Kate Adamala

Kate Adamala

KATE ADAMALA

Assistant Professor
Genetics, Cell Biology, and Development

kadamala@umn.edu
protobiology.org

Research Interests

Synthetic cells, Cell-free protein expression, Engineering genetic pathways

Bio

Kate Adamala is a biochemist whose research focuses around building synthetic cells. Her lab studies the origin and early evolution of life, explores possibilities of using synthetic biology to colonize space, and aims to shape the future of biotechnology and medicine. The lab’s research utilizes synthetic cell technologies to make tools for metabolic engineering, drug development, and biosensing.

Alptekin Aksan

Alptekin Aksan

ALPTEKIN AKSAN

Professor
Department of Mechanical Engineering

PhD, Mechanical Engineering, Michigan State University, 2002

aaksan@umn.edu
biogels.umn.edu

Research Interests

Biopreservation and biothermodynamics; desiccation/vitrification kinetics of sugar glasses, molecular mobility; microelectromechanical systems; bioheat and mass transfer.

Bio

Alptekin Aksan is interested in the stabilization and transformation of proteins and membranes utilized in tissue engineering. Medical and biotechnological advances in the areas of cell-based therapies, tissue engineering, regenerative medicine, gene therapy, cell transplantation and biopharmaceutical research have increased the demand for successful stabilization of proteins, cells and organs during storage. Stabilization is necessary for protein- and cell-based therapies to be widely available, economical, efficient, and safe. Aksan is working to devise ways to process, store, transport, and distribute protein-based tissue products without the requirement for cryogenic temperatures.

Brett Barney

Brett Barney

BRETT BARNEY

Associate Professor
Department of Bioproducts and Biosystems Engineering

PhD, Chemistry and Biochemistry, Arizona State University, 2003

bbarney@umn.edu
barneybioproductslab.cfans.umn.edu

Research Interests

Biosynthetic pathways for commodity fuels and high-value products from bacteria and algae. Organisms from extreme environments and applications of these species in bioprocessing. Detailed understanding of symbiotic relationships between algae and bacteria. Basic evolutionary techniques related to novel protein design (directed evolution).

Bio

Brett Barney’s lab seeks to understand the role of select bacteria and algae in biosynthetic pathways, the biological nitrogen cycle, and biodegradation. He teaches courses focusing on the application of engineering principles in biological processes, 3D printing biomolecular models, and recycling raw materials.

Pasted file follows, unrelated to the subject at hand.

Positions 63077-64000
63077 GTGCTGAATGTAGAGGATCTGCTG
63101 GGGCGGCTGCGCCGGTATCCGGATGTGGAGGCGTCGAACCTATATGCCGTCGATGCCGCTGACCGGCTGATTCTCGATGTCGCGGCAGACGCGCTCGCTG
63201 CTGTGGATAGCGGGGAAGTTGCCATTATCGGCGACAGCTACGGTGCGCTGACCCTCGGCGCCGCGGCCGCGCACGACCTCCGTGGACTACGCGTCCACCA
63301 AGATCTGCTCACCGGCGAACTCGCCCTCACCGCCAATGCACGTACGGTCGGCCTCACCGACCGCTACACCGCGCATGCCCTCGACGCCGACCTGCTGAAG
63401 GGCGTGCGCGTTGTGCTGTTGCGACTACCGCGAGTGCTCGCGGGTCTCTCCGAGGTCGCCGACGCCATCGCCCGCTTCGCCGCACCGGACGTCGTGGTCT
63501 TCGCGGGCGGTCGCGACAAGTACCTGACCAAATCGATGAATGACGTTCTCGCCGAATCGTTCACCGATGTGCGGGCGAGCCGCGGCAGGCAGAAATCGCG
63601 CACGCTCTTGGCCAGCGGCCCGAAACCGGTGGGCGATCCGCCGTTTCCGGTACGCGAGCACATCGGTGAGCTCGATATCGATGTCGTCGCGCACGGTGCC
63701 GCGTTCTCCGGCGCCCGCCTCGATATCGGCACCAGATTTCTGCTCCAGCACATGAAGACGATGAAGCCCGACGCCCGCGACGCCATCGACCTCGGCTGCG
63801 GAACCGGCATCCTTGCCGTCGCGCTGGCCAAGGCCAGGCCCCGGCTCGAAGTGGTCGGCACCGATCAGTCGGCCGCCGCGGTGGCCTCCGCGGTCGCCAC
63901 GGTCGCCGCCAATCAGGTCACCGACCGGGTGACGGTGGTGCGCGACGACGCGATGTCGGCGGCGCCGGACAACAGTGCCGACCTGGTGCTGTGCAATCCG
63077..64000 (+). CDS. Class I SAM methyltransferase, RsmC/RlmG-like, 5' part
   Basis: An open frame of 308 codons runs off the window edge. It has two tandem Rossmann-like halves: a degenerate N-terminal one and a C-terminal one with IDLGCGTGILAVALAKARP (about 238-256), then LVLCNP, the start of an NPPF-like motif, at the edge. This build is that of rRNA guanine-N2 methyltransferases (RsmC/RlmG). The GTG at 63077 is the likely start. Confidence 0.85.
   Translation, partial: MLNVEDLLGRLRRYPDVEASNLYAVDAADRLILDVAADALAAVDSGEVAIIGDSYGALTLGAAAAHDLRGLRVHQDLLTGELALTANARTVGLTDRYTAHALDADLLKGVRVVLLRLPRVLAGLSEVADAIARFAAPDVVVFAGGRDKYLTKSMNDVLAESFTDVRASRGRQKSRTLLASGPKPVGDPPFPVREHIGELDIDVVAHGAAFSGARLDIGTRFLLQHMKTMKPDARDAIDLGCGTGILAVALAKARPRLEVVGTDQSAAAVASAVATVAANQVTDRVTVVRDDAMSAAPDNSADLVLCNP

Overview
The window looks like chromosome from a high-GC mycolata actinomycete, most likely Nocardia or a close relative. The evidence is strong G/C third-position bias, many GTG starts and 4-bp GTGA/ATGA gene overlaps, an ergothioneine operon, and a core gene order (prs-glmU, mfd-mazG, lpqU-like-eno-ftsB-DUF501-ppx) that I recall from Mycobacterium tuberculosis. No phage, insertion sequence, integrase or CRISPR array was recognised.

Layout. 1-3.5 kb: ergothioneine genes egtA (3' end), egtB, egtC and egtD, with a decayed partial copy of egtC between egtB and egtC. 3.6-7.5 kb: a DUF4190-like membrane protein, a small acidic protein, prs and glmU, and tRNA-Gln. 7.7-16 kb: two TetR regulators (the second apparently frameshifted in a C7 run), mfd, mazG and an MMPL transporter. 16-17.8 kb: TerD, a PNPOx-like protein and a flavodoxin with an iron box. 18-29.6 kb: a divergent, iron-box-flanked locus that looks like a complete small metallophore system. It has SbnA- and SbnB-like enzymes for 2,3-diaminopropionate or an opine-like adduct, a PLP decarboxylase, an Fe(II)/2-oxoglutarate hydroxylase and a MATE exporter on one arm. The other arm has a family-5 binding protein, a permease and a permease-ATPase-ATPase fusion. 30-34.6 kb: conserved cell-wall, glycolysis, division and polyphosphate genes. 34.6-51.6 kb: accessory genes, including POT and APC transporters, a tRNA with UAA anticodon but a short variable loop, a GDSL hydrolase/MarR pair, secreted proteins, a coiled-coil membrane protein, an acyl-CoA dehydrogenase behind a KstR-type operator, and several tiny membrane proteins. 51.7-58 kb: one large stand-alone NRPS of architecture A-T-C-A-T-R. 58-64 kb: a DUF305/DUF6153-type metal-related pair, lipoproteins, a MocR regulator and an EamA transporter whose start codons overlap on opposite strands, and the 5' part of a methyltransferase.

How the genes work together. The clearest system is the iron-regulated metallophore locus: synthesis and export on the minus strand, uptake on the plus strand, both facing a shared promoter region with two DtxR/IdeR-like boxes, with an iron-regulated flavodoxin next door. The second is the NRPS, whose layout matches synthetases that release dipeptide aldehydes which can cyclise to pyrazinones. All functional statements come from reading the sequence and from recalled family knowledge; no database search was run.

Jannell Bazurto

Jannell Bazurto

JANNELL BAZURTO

Assistant Professor
Department of Plant and Microbial Biology

PhD, Microbiology, University of Wisconsin Madison, 2013

jbazurto@umn.edu
cbs.umn.edu/bazurto-lab

Research Interests

Regulatory mechanisms that allow organisms to thrive on potently toxic metabolites; bacterial physiology, metabolic stress, methylobacterium.

Bio

Jannell Bazurto is a bacterial physiologist with a rich background in using mutant analysis to understand cellular metabolism in model bacteria. Her lab seeks to define mechanisms by which organisms survive, and even thrive on, toxic metabolites. The lab’s research utilizes genetic, molecular biology, biochemistry and omics methodologies to define mechanistic processes and answer biological questions at the molecular and organismal level.

Sebastian Behrens

Sebastian Behrens

SEBASTIAN BEHRENS

Associate Professor
Department of Civil, Environmental, and Geo-Engineering

PhD, Molecular Microbial Ecology, University of Bremen, Max Planck Institute for Marine Microbiology, 2003

sbehrens@umn.edu
behrenslab.umn.edu

Research Interests

Microbial processes for bioremediation of (in)organic environmental contaminants (mining wastes, agriculture runoff) and the recovery of valuable resources from municipal/industrial wastes.

Bio

In his lab, Sebastian Behrens seeks to combine environmental biotechnology, engineering, biogeochemistry, and molecular biology. His research provides insights into the “lifestyle” of microorganisms by linking the quantification of microbiological processes to the in situ activity and dynamics of microbial populations at various temporal and spatial scales in natural and engineered environments.

Daniel Bond

Daniel Bond

DANIEL BOND

Professor
Department of Plant and Microbial Biology

PhD, Microbiology, Cornell University, 1999

dbond@umn.edu
thebondlab.org

Research Interests

Physiology and functional genomics of dissimilatory metal-reducing bacteria; Microbial interactions with electrodes

Bio

Daniel Bond is interested in the interface between microbiology and electricity. His lab studies the molecular and genetic basis for this metabolism, develops strategies to harness microbes for the capture of energy, and explores how this ability can be used at the bioelectrical interface. In his research, Daniel integrates microbial physiology, molecular biology, genetics, electrochemistry, genomics, and bioinformatics to unravel the complexities of electron transfer at the core of applications such as water treatment, desalination, and sensing.